He was right.
When my son was born and still in search of a name, “Buckley” ended up coming in the middle, both as homage to the modern conservative movement’s founding genius, and as the kind of avatar you vaguely hope will bestow attributes of character upon your children.
Next to Reagan’s passing, this one was personal. He was supposed to live forever.
“WFB” was one of the great thinkers of the 20th Century and, with Maggie Thatcher, Ronald Reagan and Pope John Paul II, one of the four conservatives with the greatest impact on our 21st Century world, just as Freud, Marx and Darwin wreaked havoc on the 20th century by their diabolical work in the 19th. If we are to save our nation in this century from the current drive to Socialism and/or public/private/partnership Fascism, it will be, at least in large measure, part of the legacy of William F. Buckley, Jr.
As many already know, I came to conservatism as the result of a search for philosophical reality largely informed by thinkers for whom politics was a secondary concern, including C.S. Lewis, Bill Gothard and Richard Wurmbrand. I came to conservatism already largely pre-grounded in the ideals of Judeo Christian thought that have anchored the center of Western Civilization since its founding and came to highest expression in our nation. William F. Buckley was the first and one of the only men from the political realm who actually taught me anything (philosophically, that is, I have learned a great deal from many people, historically and strategically).
It was by reading Buckley, in the seventies, that I saw clearly for the first time that political freedom, that is, the right to choose one’s own government and to speak and publish for that purpose, was only one small part of the bundle of important freedoms, and that it, far from being the lynchpin of Liberty, was, perhaps the least important of our freedoms. For if we have the right to elect leaders, but all our choices (like Socialists and Environmentalists) uniformly extract our other freedoms (like property and enterprise) we are less free for having chosen them. Slaves would be slaves even it they got to choose who their owner would be. But great societies (more free than our own has become) have flourished under kings who never faced election, yet recognized the proper mandate and limits of their government. They don’t teach this in the schools.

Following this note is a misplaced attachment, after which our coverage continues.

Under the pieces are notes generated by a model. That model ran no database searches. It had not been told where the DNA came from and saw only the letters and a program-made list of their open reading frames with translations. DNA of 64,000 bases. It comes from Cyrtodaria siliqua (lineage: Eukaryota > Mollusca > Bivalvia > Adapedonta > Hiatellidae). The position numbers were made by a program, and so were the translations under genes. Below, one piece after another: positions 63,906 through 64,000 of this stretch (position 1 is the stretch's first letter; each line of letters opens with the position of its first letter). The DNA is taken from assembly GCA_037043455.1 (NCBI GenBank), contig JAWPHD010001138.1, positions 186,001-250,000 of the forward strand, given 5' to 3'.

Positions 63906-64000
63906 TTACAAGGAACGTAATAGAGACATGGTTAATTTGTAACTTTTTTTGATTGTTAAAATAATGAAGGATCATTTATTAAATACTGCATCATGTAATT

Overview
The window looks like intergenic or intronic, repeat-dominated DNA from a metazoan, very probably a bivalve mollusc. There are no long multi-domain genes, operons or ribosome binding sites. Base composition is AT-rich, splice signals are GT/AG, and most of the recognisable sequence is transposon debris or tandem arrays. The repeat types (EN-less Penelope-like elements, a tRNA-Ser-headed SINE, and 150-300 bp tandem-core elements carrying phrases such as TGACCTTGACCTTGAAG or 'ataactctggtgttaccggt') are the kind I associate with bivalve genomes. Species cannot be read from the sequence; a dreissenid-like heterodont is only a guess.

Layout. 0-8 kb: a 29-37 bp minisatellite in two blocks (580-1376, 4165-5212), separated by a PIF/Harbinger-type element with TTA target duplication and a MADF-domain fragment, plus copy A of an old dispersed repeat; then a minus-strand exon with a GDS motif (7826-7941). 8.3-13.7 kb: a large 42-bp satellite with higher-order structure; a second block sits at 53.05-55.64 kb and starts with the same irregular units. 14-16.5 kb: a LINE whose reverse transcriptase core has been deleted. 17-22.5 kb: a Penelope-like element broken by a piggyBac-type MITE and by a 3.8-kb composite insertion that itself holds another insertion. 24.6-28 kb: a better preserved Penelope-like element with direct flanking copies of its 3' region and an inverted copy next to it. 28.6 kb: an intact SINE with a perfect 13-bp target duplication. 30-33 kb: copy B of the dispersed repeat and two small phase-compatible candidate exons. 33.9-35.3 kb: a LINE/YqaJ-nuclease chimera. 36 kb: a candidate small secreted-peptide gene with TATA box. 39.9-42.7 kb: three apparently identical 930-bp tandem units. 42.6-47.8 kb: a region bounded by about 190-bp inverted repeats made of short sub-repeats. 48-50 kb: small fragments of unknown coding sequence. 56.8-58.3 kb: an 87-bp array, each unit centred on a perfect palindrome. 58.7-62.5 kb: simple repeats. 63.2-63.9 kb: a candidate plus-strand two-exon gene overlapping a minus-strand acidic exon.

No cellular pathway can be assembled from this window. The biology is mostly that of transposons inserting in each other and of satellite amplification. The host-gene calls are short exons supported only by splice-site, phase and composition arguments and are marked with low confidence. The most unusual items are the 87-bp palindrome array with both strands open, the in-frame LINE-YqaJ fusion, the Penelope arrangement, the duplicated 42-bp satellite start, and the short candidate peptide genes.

William F. Buckley did not define conservatism as Barack Obama will now define liberalism (or as some erroneously think Reagan defined the conservative wing of the GOP), by dictating it from some star status gained by charisma. But Buckley did define conservatism. It was not because we became his worshipers through his books, nor his television show, Firing Line, nor the great publication he founded in 1955, The National Review. It was because he simply won the debates.
And did he ever.
Buckley in debate was like Rembrandt with a paintbrush, like Bach at the keyboard of a great Cathedral pipe organ, like Muhammad Ali, in his prime, with the gloves on, dancing.
He debated great intellects and toyed with them, exposing the flaws in their reasoning, circumscribing their command of facts with an astounding specificity and historical perspective, outflanking them in their own field of expertise, effortlessly. And his sense of humor was bright, incisive, rapier-like and hilarious. It was a thing of beauty to watch.
There are special-effect scenes in modern films (Kill Bill comes to mind) where a warrior swings his sword so swiftly the strokes are invisible and so sharply that his opponent’s body has been dismembered a second or two before it can be detected. You see the poor victim standing there as if nothing at all has happened – until he, literally, falls to pieces.
Buckley could do this with a few words.
We are so concerned to flatter the majority that we lose sight of how very often it is necessary, in order to preserve freedom for the minority, let alone for the individual, to face that majority down. – WFB
It did not appear to require bravery for Buckley to be courageous, standing against the popular tide, because he appeared to have no fears to begin with. He joined the Council on Foreign Relations for the sole purpose of disproving the operative notion that men could be weighed by their associations alone. It is said Christ faced the same issue (Matthew 11:19). And he was well ahead of the curve when, in July of 2006, prior to the electoral debacle the GOP Left would bring us that year, he pointed out, publicly, that a sitting Republican President was not a conservative. Buckley did not mind standing in the minority, on principle, even in the GOP.
Buckley was the sixth child in a Catholic family that had ten. As such he is a grand exhibit in the debate over whether or not large families “hurt the younger children.” He not only graduated, with honors, from Yale, but wrote the most famous critique of that university in history, while still barely a graduate, at twenty five years of age (Of God and Man at Yale).
When pressed for a definition of conservatism I have often used one I heard Buckley give: “a convergence of essences toward which the whole of the universe is in continuing approximation.” Mr. Buckley is now in full convergence with those essences.
He was, in many ways, our father. He was a fearless warrior in the battles for truth and for the freedom of our nation. He was a Giant among conservatives. And he was a certainly a saint (at least in the Protestant sense).